/ 18 June 2024

Latest Reuters report finds rising concerns about misinformation among South African news consumers

The Columbia Journalism Review's 'misinformation News Stand'
(Photo by Atilgan Ozdil/Anadolu Agency/Getty Images)

South African news consumers are increasingly concerned about misinformation and the spreading of fake news, a new report on digital media trends shows.   

Concern about misinformation increased by six percentage points in the past year and is now at 81%, according to the 2024 Reuters Digital News Report. This is much higher than the global average concern about misinformation, which is at 59%. 

The report says interest in politics in South Africa has also dwindled to 70% from 81% in 2021, not ideal for a country that held general elections on 29 May.

Concern over misinformation can erode trust in the media. 

“Mis- and disinformation has played a part, as has the proliferation of competing information sources, including those that are purely misinformation for profit aggregators,”  said Chris Roper, the deputy chief executive at Code for Africa, a nonprofit African network of digital democracy laboratories and data journalism that contributed to the report.

The report highlights that mistrust in the South African media is also driven by squabbles between news organisations. 

“Some compromised news organisations continue to produce and disseminate misinformation, resulting in an unedifying to and fro between media titles, with the most obvious example being Independent Media’s ongoing publishing of misinformation about News24 and Daily Maverick, apparently in retaliation for investigative pieces by those titles,” Roper said in the report.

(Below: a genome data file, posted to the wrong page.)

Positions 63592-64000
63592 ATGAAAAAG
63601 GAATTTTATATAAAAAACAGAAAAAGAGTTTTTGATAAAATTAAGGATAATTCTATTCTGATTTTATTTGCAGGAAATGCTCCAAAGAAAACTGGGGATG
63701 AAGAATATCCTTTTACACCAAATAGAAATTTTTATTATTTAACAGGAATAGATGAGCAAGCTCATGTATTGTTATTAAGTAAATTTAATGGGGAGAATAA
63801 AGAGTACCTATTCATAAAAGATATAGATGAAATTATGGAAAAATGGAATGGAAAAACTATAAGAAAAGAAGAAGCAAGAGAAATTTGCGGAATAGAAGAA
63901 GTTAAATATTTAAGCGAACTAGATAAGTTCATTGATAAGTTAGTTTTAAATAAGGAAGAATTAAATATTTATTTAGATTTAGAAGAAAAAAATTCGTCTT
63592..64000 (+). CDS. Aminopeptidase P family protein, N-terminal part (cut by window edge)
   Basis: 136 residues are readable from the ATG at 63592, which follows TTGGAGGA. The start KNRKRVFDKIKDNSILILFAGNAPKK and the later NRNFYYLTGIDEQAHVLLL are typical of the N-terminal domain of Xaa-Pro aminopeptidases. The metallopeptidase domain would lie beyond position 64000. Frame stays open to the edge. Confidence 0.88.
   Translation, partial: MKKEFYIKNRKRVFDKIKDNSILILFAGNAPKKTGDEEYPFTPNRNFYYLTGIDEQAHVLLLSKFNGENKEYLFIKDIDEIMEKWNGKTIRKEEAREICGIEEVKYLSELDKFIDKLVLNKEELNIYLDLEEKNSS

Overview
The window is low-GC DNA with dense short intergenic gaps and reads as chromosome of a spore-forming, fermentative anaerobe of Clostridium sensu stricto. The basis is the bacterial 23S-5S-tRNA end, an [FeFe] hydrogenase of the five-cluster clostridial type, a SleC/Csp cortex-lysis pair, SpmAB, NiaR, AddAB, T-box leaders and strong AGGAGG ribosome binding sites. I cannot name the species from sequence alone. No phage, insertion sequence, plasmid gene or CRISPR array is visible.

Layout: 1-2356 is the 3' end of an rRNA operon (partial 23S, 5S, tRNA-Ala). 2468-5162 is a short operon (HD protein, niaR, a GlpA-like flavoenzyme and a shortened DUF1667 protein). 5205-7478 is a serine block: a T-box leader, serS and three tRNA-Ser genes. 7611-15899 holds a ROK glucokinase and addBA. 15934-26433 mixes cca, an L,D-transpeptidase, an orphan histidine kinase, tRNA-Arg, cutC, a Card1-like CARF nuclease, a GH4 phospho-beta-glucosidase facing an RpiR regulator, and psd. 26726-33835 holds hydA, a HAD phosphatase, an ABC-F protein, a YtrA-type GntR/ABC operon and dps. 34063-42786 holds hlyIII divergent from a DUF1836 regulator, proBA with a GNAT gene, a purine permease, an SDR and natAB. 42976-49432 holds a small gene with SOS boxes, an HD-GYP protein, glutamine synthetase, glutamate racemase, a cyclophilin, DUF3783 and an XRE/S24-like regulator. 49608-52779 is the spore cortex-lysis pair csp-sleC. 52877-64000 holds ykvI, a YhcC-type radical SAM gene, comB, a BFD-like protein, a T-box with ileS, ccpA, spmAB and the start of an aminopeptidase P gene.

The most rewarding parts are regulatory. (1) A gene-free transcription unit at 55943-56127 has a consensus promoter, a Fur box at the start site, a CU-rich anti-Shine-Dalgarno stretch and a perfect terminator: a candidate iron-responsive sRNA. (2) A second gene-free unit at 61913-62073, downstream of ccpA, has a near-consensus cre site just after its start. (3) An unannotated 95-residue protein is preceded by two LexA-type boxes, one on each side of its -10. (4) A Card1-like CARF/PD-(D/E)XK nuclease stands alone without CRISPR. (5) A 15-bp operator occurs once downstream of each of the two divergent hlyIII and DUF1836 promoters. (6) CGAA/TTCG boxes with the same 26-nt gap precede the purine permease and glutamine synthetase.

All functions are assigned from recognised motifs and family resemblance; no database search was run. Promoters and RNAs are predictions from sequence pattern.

Trust in the South African media is at 57%, unchanged from last year. This is a drop from 61% in 2022 but still up from 48% during the Covid-19 pandemic in 2020. 

“Trust in news brands also appears to be stable in most cases, despite some high-level examples of conscious disinformation campaigns … as well as politically motivated attacks on the media. As always, trust and trustworthiness are not necessarily aligned.” 

The most trusted news brands according to public opinion include: News24 (83%), eNCA (81%), SABC (79%), Sunday Times (75%), while the Mail & Guardian and The Citizen were at 71%. 

The report was published days after reports that Media24 will be closing several of its major print publications, including City Press, Rapport, Beeld and Daily Sun in October. 

This comes on the back of significant financial constraints in print media driven by rising distribution costs, declining advertising revenue and a shift in readership towards online platforms. Print circulations have also been on the decrease.

In the report, Roper highlighted the closure of two other newspaper publications: Pretoria News and Weekend Post. 

“The South African National Editors Forum lamented the effect that these cuts are having on the diversity and plurality of voices in newsrooms,” he said. 

Online, print, television and some other social media have all dropped as sources of news, with print now at 25%, the report showed. 

Asked about the future of the media in South Africa, Roper said: “I think the old models have irreversibly eroded, but that there are still opportunities for the production of relevant, important news within our larger news ecosystems.”

The platforms where people get their news from is diversifying, with TikTok becoming the preferred choice for many consumers. The short video sharing platform saw the biggest jump for news platforms, with its usage increasing by six percentage points to 28%, while  YouTube increased by 1%. Facebook, WhatsApp and X all declined as sources for news. 

On a global and general level, younger people, people with low income and those with lower levels of formal education tend to trust the news less. This includes people who feel less “seen” or not well-served by the news media, the report says.